I have long predicted pedestrian growth in western economies as governments and consumers par down excessive debts – as regular readers know. One consequence is that investors will scour the world for growth and income. Given that deflation will be the predominant concern in the shorter term, good quality income equities will do well relatively. But another reason to invest in emerging and far eastern markets is the 'kicker' one can expect from gaining exposure to their strengthening currencies.
The income story
Historically, investors seeking income have sought the safety of home shores – helped by a reasonable choice of decent-yielding blue-chip equities. This approach remains valid – as illustrated by holdings in both portfolios. But the traditional view that western equities were safe and emerging ones risky has been increasingly challenged of late. Recent events, such as the slashing of dividends by the banks and BP, are encouraging investors to increasingly look overseas for income.
Other factors are at play. As mentioned in previous columns, the volatility shown by western markets in general, particularly in the wake of the eurozone crisis, has often exceeded that exhibited by their emerging counterparts. Lower debts, safer currencies and at times more secure governments, have all played their part. Indeed, nearly all emerging markets are low debt economies: this makes for greater stability in rough waters. This is encouraging a rethink when it comes to asset allocation.
This rethink is being made easier by the companies themselves. More and more overseas companies, particularly in emerging markets, are tidying up their act when it comes to shareholder accountability. There has been a gradual improvement in corporate governance since the low point of the Asian crisis.
There is presently a sea-change occurring in corporate thinking across emerging markets as to the importance of sustainable dividends to long-term investors. Many of these once newcomers have become large multinational companies, and want to be regarded as such. This is important when it comes to accessing capital markets. Paying a dividend is rightly seen as one of the rites of passage. This has also been encouraged by the growth of Asian pension funds hungry for income.
Dividends here have therefore been rising at a much faster rate when compared with western markets. Accordingly, there is now a much wider choice for income investors. Some estimates suggest that as much as one-third of all global equities yielding more than 4 per cent now originate in Asia. Investors are spoilt when it comes to opportunities.
The currency factor
But there is another good reason to invest in emerging markets generally: to gain exposure to their currencies. Partly because of lower debts, their currency volatility has declined in recent years and this has attracted investors. Given the quantitative easing (QE) increasingly practised by western governments, it is therefore no surprise these emerging market currencies have tended to strengthen against their western counterparts. Sterling-based investors have benefited.
Looking forward, this trend is set to continue. The QE largely practised by western governments is part of a wider plan to try and create an element of inflation and so help erode at least some government debt. The jury is out as to whether this dark art will be successfully practiced without creating an inflationary spiral. Market volatility will be one consequence. Another will be continued sterling weakness relative to emerging currencies.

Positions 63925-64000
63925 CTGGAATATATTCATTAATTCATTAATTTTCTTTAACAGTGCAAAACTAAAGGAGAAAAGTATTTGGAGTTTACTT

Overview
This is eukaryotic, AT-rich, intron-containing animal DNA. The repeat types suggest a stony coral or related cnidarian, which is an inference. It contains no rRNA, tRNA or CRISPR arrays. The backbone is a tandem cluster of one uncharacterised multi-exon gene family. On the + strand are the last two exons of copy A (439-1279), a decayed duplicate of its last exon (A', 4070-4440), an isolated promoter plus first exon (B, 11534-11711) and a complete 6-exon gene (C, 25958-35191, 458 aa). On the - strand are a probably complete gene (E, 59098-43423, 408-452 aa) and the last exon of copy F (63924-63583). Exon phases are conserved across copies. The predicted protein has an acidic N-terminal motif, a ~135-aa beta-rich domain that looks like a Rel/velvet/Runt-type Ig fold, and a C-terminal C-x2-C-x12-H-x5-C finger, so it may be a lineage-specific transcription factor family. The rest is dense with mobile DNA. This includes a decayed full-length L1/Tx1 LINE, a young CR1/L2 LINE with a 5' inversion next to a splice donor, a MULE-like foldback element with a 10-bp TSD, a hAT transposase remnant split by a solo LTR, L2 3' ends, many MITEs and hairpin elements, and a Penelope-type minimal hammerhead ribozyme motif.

I have therefore added Schroder Oriental Income trust (SOI) to the Growth portfolio. Although standing at a small premium to assets, in line with its long-term average, it has a superb track record and yields 3.8 per cent. Meanwhile, I have sold Templeton Emerging Markets trust (TEM) in the Income portfolio after a strong run, and introduced the iShares Dow Jones Emerging Markets Select Dividend ETF (SEDY). This aims to capture the performance of emerging markets dividend paying companies that can sustain an appropriate dividend programme over time. It yields around 7.5 per cent.
At the same time, both portfolios have taken up their entitlements to the HICL offering, funded by top-slicing both holdings. Other minor changes include the further top-slicing of both portfolios' holding of the gold ETF (LUBL) – greater market certainty has returned for the time being. The proceeds have helped to fund a further purchase of Murray Income trust (MUT) in the Income portfolio.
Finally, I have taken profits in City Natural Resources trust (CYN) and Standard Life Property Income trust (SLI) in the Growth portfolio. The proceeds have helped fund adding further to the existing holding of Baillie Gifford Shin Nippon Trust (BGS) and the introduction of The Biotech Growth trust (BIOG) – for reasons I will explain in my next column.
INVESTMENT TRUST PORTFOLIOS
|Portfolio Performance Jan 2009-Mar 2012||Growth||Income|
|Portfolio Total Return [%]||64.7||56.5|
|APCIMS Total Return [%]||40.4||35.4|
|Relative Performance [%]||24.3||21.1|
Holdings are rounded to the nearest 0.5 per cent
Both Portfolio 'calls' (relative to appropriate benchmarks):
1) Underweight gilts – bias towards corporate bonds
2) Overweight overseas equities – bias towards emerging markets/far east
3) Both portfolios are overweight gold, commodities, healthcare, technology, infrastructure and smaller companies.
Read previous articles by John Baron.